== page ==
(Originally published in the November 26, 2011 issue of The
Blood-Horse magazine. Feel free to share your own thoughts and
the bottom of the column.)
By Lenny Shulman
Isolated by geography and prevented by statute from cashing in on casinos that are solely the purview of
Native Americans in the state, California needs enlightened and innovative leadership if its Thoroughbred industry is to thrive in, or even survive, these desperate times.
Already the Northern California circuit is hanging by a thread, and statewide attendance, field size, and handle have been trending the wrong way for years.
California’s unique station in North America’s racing world was recognized 30 years ago when several leaders formed the first, and still only, statewide organization for owners. Those pioneers, men such as Ed Friendly and Mace Siegel, have mostly passed from the scene, and their Thoroughbred Owners of California has fallen on fallow times.
The TOC has whiffed on any number of major issues. The splits it negotiated for sending California’s racing signal to advance deposit wagering concerns and out-of-state simulcasters do not return sufficient funds to the racetracks that put on the show or to the owners who supply the horses. Worse, the TOC has been an outfit that operates in the dark, controlled by the few who have grabbed the power and gamed the process while the membership as a whole remained uninformed. Two years ago the board appointed respected attorney Steve Schwartz as TOC president, then immediately proceeded to leave him out of all decision-making, large and small. Schwartz resigned within months.
The membership was kept at arm’s length when TOC leaders decided to spend $600,000 on attorneys and consultants to see if TOC could purchase Santa Anita Park. It couldn’t, and the money was gone with the wind.
Last year the TOC continued its tone-deaf decision-making when it decided to bump up purses for owners by raising the takeout on its customers, the bettors. A players’ boycott ensued, and while “higher purses, lower handle” might work for the short term, it is not a sustainable financial model.
At a time when more and more trainers by necessity own horses, the TOC has been operating under bylaws that prohibit owners who also have trainer licenses from voting in TOC elections or from holding more than three of the 15 seats on the board. That may have been the last straw, as earlier this year a splinter group called the California Thoroughbred Horsemen’s Association was formed and gathered enough signatures to commence a decertification vote of the TOC.
With that vote hanging over its head, the board of the TOC last week offered to amend its bylaws and allow dual licensees full voting rights, as well as increase to six the number of board seats dual licensees could fill. A vote on the bylaw changes will be completed in January. If the changes are voted down, the decertification vote will proceed. If they are accepted, a vote to seat an entirely new TOC board of 15 will be held in February.
The CTHA plans to run a slate of candidates for those board seats, and several current TOC board members have stated they will also run to keep their positions.
What is important going forward is for horsemen to concentrate their energy and attention on improving the state of racing in California rather than on infighting. Billy Koch, a current TOC board member who will run for the new board, and trainer Darrell Vienna, a mover behind the CTHA, agree on several avenues the TOC must travel, such as finding takeout levels that give players a break. Koch cites technology upgrades such as HD broadcasts and wagering from mobile devices. They both mention new types of wagers, Vienna suggesting a weekly lottery where a losing ticket will pay out big for a lucky ontrack patron. Important as well will be making the TOC an organization that operates in sunshine rather than in the shadows of manipulation by the few.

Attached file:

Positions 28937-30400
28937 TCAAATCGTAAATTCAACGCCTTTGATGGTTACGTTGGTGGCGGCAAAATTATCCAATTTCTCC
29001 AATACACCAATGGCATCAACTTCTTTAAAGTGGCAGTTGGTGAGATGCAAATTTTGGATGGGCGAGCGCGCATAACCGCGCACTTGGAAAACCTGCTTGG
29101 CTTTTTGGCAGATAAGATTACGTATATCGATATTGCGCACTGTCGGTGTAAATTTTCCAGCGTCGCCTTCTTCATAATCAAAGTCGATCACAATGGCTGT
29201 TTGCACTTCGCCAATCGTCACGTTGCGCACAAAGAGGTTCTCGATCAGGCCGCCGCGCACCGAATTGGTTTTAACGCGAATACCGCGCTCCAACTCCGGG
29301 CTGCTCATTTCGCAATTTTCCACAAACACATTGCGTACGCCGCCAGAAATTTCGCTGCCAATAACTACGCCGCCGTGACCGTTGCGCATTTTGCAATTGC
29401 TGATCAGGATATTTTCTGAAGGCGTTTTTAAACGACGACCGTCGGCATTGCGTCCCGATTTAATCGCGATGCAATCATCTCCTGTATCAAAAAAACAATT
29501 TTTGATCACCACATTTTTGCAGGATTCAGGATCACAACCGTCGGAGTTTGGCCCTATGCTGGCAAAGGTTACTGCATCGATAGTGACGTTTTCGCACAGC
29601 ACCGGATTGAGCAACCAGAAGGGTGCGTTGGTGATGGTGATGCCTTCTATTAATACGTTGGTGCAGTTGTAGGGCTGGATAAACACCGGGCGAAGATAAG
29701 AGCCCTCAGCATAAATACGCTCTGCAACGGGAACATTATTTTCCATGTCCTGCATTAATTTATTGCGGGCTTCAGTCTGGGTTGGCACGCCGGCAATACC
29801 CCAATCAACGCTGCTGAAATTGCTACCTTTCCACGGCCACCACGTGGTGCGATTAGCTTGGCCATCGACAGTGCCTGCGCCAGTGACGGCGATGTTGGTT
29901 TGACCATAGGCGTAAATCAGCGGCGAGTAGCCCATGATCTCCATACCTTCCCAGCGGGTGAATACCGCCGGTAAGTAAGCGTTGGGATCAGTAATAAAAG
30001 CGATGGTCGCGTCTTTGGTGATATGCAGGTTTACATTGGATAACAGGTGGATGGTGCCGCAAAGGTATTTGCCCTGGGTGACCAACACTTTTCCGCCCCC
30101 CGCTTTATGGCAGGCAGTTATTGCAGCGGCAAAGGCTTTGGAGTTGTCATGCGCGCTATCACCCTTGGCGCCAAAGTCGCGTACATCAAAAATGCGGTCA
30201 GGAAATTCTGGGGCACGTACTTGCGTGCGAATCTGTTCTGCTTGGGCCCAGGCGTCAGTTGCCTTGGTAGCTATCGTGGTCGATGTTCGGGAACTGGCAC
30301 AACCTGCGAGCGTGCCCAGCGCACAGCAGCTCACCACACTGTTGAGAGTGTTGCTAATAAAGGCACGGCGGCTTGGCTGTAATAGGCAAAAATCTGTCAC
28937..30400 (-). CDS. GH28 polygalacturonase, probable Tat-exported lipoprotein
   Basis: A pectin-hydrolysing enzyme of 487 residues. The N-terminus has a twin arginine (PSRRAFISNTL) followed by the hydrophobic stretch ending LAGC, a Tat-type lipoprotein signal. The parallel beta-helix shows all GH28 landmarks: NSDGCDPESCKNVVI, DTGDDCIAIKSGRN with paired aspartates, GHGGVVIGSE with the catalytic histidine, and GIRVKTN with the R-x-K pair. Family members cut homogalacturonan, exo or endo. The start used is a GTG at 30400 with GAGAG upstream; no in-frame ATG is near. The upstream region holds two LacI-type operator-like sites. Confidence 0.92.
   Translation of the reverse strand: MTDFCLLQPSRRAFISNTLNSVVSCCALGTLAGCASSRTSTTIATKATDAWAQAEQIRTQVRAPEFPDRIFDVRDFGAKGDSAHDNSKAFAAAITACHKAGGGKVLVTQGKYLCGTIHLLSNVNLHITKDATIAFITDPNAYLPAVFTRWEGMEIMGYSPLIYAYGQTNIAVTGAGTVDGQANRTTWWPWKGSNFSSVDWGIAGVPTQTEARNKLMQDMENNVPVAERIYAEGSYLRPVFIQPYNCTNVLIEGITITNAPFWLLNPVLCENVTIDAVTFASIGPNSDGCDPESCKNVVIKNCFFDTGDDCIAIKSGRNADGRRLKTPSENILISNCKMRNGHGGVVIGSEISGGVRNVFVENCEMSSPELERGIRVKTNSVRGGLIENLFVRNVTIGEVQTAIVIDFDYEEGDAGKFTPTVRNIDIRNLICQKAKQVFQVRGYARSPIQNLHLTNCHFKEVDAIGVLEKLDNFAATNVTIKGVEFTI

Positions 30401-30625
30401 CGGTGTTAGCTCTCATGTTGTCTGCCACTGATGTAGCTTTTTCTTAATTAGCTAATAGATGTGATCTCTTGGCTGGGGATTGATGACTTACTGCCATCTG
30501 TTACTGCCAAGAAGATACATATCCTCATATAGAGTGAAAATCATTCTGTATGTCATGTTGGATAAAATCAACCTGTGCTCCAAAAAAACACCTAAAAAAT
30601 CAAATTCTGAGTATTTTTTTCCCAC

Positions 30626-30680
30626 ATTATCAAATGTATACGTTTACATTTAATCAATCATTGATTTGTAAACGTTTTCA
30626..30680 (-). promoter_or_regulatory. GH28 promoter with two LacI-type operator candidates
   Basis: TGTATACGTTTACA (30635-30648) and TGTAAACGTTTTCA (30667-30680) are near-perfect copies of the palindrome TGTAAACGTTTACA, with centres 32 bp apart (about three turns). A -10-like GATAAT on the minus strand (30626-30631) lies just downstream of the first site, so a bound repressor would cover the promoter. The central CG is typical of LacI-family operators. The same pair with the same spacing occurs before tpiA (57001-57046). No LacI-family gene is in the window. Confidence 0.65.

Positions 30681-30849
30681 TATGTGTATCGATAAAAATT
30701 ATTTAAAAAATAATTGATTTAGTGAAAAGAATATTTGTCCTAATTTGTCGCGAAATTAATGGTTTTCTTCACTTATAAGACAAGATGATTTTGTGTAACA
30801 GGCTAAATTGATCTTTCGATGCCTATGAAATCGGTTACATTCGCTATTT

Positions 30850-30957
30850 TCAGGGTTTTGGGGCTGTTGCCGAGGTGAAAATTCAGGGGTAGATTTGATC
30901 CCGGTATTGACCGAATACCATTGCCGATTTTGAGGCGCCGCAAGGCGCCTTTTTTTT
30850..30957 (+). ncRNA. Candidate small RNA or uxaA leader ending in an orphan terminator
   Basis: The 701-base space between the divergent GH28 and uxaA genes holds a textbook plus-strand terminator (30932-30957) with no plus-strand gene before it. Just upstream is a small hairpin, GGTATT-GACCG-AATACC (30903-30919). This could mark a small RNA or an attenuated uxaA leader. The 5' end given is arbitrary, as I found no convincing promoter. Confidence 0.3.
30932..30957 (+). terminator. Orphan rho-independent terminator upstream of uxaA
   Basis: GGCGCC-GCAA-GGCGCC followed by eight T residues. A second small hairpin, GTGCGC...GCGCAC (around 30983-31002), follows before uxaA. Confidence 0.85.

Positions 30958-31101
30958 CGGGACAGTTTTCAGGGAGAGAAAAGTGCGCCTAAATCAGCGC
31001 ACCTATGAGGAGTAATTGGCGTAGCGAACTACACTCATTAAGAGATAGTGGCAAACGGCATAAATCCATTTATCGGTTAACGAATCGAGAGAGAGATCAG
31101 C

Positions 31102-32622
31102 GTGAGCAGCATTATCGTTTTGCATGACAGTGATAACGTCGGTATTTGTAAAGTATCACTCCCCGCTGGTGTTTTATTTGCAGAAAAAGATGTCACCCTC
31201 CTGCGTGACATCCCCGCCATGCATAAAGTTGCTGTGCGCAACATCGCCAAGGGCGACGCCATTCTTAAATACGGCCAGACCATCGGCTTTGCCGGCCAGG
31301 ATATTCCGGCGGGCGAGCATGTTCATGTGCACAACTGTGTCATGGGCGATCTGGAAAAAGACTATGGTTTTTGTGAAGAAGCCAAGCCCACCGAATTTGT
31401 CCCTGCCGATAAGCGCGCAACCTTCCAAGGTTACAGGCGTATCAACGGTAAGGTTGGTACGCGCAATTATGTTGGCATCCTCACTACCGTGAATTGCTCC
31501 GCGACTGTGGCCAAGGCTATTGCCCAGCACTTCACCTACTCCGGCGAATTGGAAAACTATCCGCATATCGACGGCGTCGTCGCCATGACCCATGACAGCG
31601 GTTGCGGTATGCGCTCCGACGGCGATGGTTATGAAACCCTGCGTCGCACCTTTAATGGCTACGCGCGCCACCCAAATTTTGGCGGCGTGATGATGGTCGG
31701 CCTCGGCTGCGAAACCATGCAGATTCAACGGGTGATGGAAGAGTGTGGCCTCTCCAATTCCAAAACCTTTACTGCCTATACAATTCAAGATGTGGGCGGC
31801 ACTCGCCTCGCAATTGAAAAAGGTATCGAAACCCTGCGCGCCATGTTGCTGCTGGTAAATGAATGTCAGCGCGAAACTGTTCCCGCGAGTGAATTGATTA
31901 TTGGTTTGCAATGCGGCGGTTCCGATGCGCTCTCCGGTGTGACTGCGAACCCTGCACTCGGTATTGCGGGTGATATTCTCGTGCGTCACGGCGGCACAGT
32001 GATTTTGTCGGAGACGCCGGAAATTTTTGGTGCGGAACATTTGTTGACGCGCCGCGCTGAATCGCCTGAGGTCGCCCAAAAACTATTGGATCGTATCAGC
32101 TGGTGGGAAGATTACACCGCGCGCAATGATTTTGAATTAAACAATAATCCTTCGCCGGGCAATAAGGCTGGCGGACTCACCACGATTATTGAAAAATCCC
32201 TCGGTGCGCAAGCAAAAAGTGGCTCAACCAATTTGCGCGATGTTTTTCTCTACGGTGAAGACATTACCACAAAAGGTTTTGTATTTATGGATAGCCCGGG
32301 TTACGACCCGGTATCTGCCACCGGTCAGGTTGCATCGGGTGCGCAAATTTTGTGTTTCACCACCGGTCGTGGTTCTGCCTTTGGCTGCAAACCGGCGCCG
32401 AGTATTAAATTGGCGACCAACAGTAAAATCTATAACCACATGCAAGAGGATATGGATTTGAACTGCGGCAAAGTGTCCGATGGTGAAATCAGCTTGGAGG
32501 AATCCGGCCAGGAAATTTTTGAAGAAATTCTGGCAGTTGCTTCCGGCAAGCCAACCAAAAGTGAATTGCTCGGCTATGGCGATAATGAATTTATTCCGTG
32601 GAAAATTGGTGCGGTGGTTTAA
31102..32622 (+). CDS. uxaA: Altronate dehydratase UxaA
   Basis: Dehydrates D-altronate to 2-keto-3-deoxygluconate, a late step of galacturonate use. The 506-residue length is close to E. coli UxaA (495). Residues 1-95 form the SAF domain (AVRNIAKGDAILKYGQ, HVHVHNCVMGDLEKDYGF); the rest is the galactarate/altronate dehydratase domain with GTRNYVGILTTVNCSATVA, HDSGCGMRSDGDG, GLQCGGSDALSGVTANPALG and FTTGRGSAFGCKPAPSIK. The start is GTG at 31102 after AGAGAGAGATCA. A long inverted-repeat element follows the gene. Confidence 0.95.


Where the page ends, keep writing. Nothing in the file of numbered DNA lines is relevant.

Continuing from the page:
More problems lurk on the horizon of the Golden State, including what to do when, not if, Hollywood Park shutters and horses need to be stabled elsewhere. California needs the TOC to be a forward-looking force able to find solutions rather than a poorly run reactive regime.
Making an Impact
There was some good news from a pair of recent economic impact studies regarding Thoroughbred racing: one on the industry as a whole in Kentucky and one on racing’s impact on the greater Capital region of New York State.
The New York study, released by Saratoga County Industrial Development Agency, notes the 2010 race meet at Saratoga generated between $186-$213 million in economic impact for a nine-county region. That’s $61 million in track operations, $58 million from participants, and $67-$94 million spent by tourists and visitors to the region. There’s little surprise the Saratoga stand is a “crucial economic driver” for the locals.
Kentucky’s report, prepared by the state’s Legislative Research Committee, notes a total benefit of $1.58 billion spent directly or indirectly on the Thoroughbred industry in the Bluegrass State in 2010. Keys to this study are it looks only at the Thoroughbred industry and it was done by a state agency, which should carry more weight in Frankfort when the legislature gathers next year.
Here’s hoping both studies do some heavy lifting to inform our elected officials of the importance of our industry.